From nearly 500 public nominations, Crawley Swimming Club's Will Philpot is one of 25 coaches across the UK to be crowned a winner at the UK Coaching Hero Awards.
The coaches, who were voted by the public for their innovations and achievements to keep people moving during the coronavirus lockdowns, each received a memento from UK Coaching’s Royal Patron, HRH The Princess Royal to mark the considerable difference they made to people’s mental and physical well-being.
To help swimmers cope with the stress and isolation of the pandemic, Will organised programmes designed to keep his participants active and engaged.
These included live workouts, cardio challenges, and even fun activities such as quizzes, cooking challenges, nutritional and ‘well being focused’ Zoom calls.
Will also pulled out the stops to provide Q&A sessions with swimming legends such as Chad Le Clos, James Guy, Hannah Miley, James Gibson, Teri McKeever, Ian Armiger and more – ensuring no time wasted for his swimmers despite a challenging time.
Will said: “When I found out I’d be receiving the UK Coaching Hero Award I was honestly stunned. I had to re-read the email about 4 or 5 times to make sure I hadn’t misread it!
"I cannot begin to describe how grateful I am to be receiving this award. Coaching really means a lot to me.
“Being a swimming coach and having all the pools shut for most of the pandemic has been really challenging. I wanted our members to feel like we are looking out for our members.
"We went into the pandemic whilst I had a six-month-old baby so on a personal note, that was challenging on its own.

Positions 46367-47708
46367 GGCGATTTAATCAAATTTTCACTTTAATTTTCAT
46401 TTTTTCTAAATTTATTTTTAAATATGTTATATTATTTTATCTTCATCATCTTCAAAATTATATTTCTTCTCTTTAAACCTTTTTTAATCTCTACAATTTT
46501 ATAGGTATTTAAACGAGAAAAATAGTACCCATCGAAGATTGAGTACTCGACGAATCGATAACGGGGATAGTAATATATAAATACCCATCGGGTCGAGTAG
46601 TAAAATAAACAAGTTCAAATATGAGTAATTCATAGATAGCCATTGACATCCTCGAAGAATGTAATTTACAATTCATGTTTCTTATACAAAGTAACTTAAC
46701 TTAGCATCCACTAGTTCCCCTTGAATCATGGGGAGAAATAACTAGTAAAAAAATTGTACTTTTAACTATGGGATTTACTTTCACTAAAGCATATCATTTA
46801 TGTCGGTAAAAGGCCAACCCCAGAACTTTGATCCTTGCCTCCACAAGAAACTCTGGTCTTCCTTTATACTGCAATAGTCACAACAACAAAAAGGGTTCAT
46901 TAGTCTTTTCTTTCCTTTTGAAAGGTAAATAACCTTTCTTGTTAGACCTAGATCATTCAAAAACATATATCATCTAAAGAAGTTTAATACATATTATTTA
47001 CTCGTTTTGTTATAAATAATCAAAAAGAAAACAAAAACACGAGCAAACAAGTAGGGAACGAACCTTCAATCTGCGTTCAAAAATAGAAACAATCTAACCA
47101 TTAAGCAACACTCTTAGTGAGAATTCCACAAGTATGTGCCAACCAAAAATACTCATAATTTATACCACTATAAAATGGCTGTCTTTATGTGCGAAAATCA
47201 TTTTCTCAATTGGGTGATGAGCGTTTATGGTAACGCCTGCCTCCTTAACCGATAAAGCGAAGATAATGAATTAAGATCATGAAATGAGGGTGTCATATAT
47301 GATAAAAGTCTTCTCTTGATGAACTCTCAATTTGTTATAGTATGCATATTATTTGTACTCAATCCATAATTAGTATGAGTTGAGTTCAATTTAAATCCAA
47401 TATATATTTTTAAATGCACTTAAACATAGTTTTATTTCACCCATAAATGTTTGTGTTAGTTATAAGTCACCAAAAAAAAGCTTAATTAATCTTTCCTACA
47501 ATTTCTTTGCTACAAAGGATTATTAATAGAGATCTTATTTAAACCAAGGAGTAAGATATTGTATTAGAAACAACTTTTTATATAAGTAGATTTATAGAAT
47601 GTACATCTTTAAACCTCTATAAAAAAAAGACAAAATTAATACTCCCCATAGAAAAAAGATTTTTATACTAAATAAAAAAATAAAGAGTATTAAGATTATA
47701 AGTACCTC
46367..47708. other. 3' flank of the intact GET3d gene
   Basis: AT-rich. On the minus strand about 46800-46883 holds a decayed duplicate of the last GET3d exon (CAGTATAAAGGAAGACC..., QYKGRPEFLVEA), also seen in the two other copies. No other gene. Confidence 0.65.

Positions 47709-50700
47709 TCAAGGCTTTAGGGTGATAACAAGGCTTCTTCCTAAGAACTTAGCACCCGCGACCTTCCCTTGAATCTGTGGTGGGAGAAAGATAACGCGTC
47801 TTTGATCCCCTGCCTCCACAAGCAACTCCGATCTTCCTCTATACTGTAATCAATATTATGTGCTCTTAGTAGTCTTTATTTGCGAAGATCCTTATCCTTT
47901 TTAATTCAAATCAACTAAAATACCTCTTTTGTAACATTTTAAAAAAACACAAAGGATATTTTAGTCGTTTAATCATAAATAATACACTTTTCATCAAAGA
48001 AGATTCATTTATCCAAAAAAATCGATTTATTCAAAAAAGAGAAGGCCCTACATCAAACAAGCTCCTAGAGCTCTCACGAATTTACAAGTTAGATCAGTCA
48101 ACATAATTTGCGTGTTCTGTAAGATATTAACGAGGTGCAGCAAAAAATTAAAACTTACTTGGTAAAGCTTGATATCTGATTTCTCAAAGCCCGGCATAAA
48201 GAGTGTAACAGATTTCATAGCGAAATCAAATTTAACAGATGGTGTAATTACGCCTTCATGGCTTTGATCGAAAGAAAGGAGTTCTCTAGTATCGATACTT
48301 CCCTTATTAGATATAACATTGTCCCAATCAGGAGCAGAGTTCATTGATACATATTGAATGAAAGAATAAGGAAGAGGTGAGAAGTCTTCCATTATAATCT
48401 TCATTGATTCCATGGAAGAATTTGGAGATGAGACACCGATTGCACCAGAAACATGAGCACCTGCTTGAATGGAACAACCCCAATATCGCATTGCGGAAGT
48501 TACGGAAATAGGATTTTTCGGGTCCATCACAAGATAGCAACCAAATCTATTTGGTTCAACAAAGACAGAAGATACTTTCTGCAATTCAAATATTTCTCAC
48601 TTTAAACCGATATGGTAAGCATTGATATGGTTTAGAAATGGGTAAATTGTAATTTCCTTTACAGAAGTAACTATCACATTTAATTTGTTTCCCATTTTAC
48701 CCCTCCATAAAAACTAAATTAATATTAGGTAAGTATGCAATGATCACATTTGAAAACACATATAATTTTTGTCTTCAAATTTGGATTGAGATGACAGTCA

“For me, I have the best job in the world. I get to coach a sport that has given me so much personally, and I get to teach life lessons through sport to a group of people.
"A coach who is driven and passionate can be felt and seen from a mile away. Those coaches are the ones who have the biggest impact on people.
“Mental health is something that’s very important to me and something we as a club are working hard to ensure every member has access to the support they need. This pandemic has highlighted the need for extra focus on mental health and I am proud to be able to have an impact.
"But I know more can be done through teams and organisations working together and sharing resources for the athletes’ benefit.
“My personal coaching journey has been strange. My grandfather was a national standard coach, my parents both coached internationally with my dad having athletes at three Olympics so I have been around coaching and my sport all my life.
"The hardest thing for me has been finding my own path. Using the experiences and connections I’ve made to help me understand who I am as a coach and how I work best.
"My journey has highlighted my faults and areas I need to develop and as the sport evolves, I will have more to learn. That’s the beauty of being a coach, there’s always something new to learn.”
UK Coaching director of coaching Emma Atkins said: “Many congratulations to Will and all our winners. We applaud your efforts and the role you played in your communities, boosting morale and lifting people’s moods in a completely alienating time.
“Helping people to use sport and physical activity positively through challenging times is a privilege and one which carries huge responsibilities, and you took your duties seriously, using your initiative to create solutions to the embargo on most sport and physical activity – looking always to what was possible – thank you.”
UK Coaching opened nominations to its UK Coaching Hero awards initiative in 2020 after the first major UK-wide Covid-19 lockdown.
The charitable organisation wanted to acknowledge the efforts of coaches, who in difficult circumstances persevered and re-thought coaching techniques to deliver legal digital and one-to-one training, utilising sport and physical activity to keep people connected.
If you are interested in coaching or to progress your coaching career, visit ukcoaching.org.